30 Day Drawing Challenge Day 8- Photo reference on Toned Ground

30 Day Drawing Challenge Day 8- Photo reference on Toned Ground

“Drawing is the root of everything, and the time spent on that is actually all profit.”—Vincent van Gogh, The Hague, 3 June 3, 1883, to Theo van Gogh

Interior of a Farm with Two Figures March-April 1890, Saint-Rémy Lead pencil, 254 x 330 mm. Rijksmuseum Vincent van Gogh, Amsterdam

I love to hear encouraging words from great masters. It’s not that misery loves company…well ok, maybe it IS that misery loves company.  Somehow its comforting to hear that great artists struggled, thought deeply about their art process, and arrived at the same conclusions as me.  If you are wondering whether the time you spend on drawing is worth it, I am here to tell you that Vinnie and I assure you it is!  Keep on keeping on, and you’ll be better for it.  Even if you are a painter, drawing is never a waste of time.
The drawing I did yesterday, is often the way I prepare to paint.  I map out values and have this sketch and photo references in front of me as I work.  My drawings provide a “simplified” version of my image and overall value pattern of light and dark. I can also play around with the values here and make sure that they work.  Painting from black and white allows me to get loose with my color choices.  Color photo references help me with color and detail.  So even if you’re a painter, perhaps these techniques will be of use. 
Today we are going to reinforce our learning from yesterday by working on a toned ground again.  If you forgot how to prepare a toned ground, I’ve included the directions again here today.

This time, we will draw from a photo reference of our own choosing.  It’s open season!  Here’s what you’ll need:  

A pencil or graphite stick with 2B, 4B, or 6B lead (a soft pencil like a carpenter’s pencil will also work)  
a drawing stump, tortillion, your finger (I presume you may have a couple of those) or paper towel
good plastic eraser or kneaded eraser
drawing paper 
Your photo reference. 

Step 1. Take your paper and draw a rectangle the size you would like for your drawing to be.  Then place your paper on a smooth surface (if you do this on a textured surface, then texture will show).  If you have craft foam or a stack of newspapers or magazine, it may help to put your paper on that.  A sketchbook will do very nicely.  Turn your pencil lead on it’s side and try to smear graphite all over the surface of the rectangle on your paper without making a lot of lines, just smear the graphite on without digging into the paper.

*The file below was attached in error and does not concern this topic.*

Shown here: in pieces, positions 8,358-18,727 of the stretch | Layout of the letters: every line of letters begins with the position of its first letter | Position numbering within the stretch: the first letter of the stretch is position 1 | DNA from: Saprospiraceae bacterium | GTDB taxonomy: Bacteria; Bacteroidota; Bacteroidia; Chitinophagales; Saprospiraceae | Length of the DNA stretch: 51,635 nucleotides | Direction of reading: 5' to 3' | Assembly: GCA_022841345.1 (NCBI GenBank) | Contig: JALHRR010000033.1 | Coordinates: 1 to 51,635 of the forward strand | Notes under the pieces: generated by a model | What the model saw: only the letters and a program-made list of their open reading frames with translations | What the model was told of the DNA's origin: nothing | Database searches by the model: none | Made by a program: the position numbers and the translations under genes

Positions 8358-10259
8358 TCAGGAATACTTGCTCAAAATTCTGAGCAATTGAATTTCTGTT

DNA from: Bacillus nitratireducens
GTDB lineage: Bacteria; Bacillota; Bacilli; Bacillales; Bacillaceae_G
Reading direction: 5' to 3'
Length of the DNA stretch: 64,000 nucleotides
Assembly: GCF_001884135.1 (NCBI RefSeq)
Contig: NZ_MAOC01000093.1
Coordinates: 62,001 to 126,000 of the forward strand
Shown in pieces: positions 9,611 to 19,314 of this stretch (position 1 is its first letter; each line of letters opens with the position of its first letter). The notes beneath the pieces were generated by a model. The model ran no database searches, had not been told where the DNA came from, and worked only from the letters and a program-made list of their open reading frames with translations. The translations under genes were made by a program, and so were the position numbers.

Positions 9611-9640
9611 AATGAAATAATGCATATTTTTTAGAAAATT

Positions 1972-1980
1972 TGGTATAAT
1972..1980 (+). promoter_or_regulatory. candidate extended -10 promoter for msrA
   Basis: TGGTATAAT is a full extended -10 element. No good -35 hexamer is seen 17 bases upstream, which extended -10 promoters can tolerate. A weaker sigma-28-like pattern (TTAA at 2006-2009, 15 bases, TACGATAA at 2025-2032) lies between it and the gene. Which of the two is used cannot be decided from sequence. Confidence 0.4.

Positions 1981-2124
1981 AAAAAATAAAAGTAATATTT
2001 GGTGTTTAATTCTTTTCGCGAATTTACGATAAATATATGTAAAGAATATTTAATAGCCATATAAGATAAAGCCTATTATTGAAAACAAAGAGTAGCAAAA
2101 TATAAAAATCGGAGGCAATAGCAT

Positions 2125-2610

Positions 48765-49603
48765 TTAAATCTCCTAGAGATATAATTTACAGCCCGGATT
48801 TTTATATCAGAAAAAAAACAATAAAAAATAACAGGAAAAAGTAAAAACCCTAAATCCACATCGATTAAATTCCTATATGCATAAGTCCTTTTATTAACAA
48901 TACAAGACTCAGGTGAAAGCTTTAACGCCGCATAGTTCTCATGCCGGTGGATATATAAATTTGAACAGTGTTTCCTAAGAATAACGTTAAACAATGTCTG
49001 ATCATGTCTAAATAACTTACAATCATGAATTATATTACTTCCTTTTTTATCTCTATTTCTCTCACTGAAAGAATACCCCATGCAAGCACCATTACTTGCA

Step 2. Take your drawing stump/tortillion, kleenex, paper towel or your finger and smear the graphite around within the rectangle to make a smooth uniform coat of graphite on the surface. It should smear easily and right away.  If it doesn’t then, try another pencil with a softer lead.  When you have filled in the rectangle with a uniform coat of graphite, you will have what is known as a “toned ground” ready for your drawing.  It will look something like this.  

Toned Ground- here is my sketchbook with my 6B graphite lead on its side to the left.  It’s so wide that I don’t have to make many marks to cover the page.  My drawing stump or tortillion is on the right along with a kleenex which is also a good thing to use to smear the graphite around.

Step 3. Now take  your photo reference and draw your contour lines right into the toned surface. This will become your middle or light value. What’s so great about his surface is the ability to make corrections.  If you goof and something isn’t right, just erase it and smear a little more graphite into the area you are correcting.  Then draw it again.  Repeat as necessary. It doesn’t have to be complicated…just pick something  you are interested in.
Step 4.  Now look for dark values, or shadows.  Take your graphite pencil and lay those darker values in.  Where you see light shapes, you can erase.  Work your way through your drawing and add darks or erase as needed.  This forgiving surface is a great way to jump start the path to creating a sense of light and dark. 

   

The Bell tower at San Fedele in Tuscany where we will be staying on my
EAT PAINT COOK TOUR of TUSCANY this Oct. 3-10, 2015.
There’s still room if you’d like to join us 😉
I changed the angle from my photo reference so I can show the bells peeking out of the tower.  Now the angles need a bit of adjustment to correct the perspective.  It will be easy to erase and make the changes on the toned ground.

Step 5.  When you’re done, take a look, take a photo, and feel free to smile when you see how great it looks.  

If you haven’t purchased your black Elegant Writer pen yet, then run out and get one.  I’d like to use it for Day 11’s lesson.   Here’s a link to Amazon:    Elegant writer- Black extra fine point

Here are some photos from a student who did yesterday’s lesson. Nice! Send yours to me via email at rebecca@artmyrtlebeach.com.  If I receive your photo during the challenge, I’ll post it in a future blog for all of you to share.

Happy drawing.  See you tomorrow!
Rebecca Zdybel
Artist, Instructor, Art-Travel Instructor
Art Lessons in all media
Myrtle Beach, SC
rebecca@artmyrtlebeach.com

Spread Light, Share Love, DO Art!

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Rebecca Zdybel is an artist and instructor in Myrtle Beach, SC.  Follow her and see her work at http://www.artmyrtlebeach.com/
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Author Rebecca Zdybel

Artist, Instructor, Art-Travel Instructor - Spread Light, Share Love, DO Art! Rebecca Z Artist (Rebecca Zdybel) is an artist and instructor in Myrtle Beach, SC. She blogs and teaches locally and internationally. Sign up for her blog, classes, workshops, art travel tours, or see her work at ArtMyrtleBeach.com.

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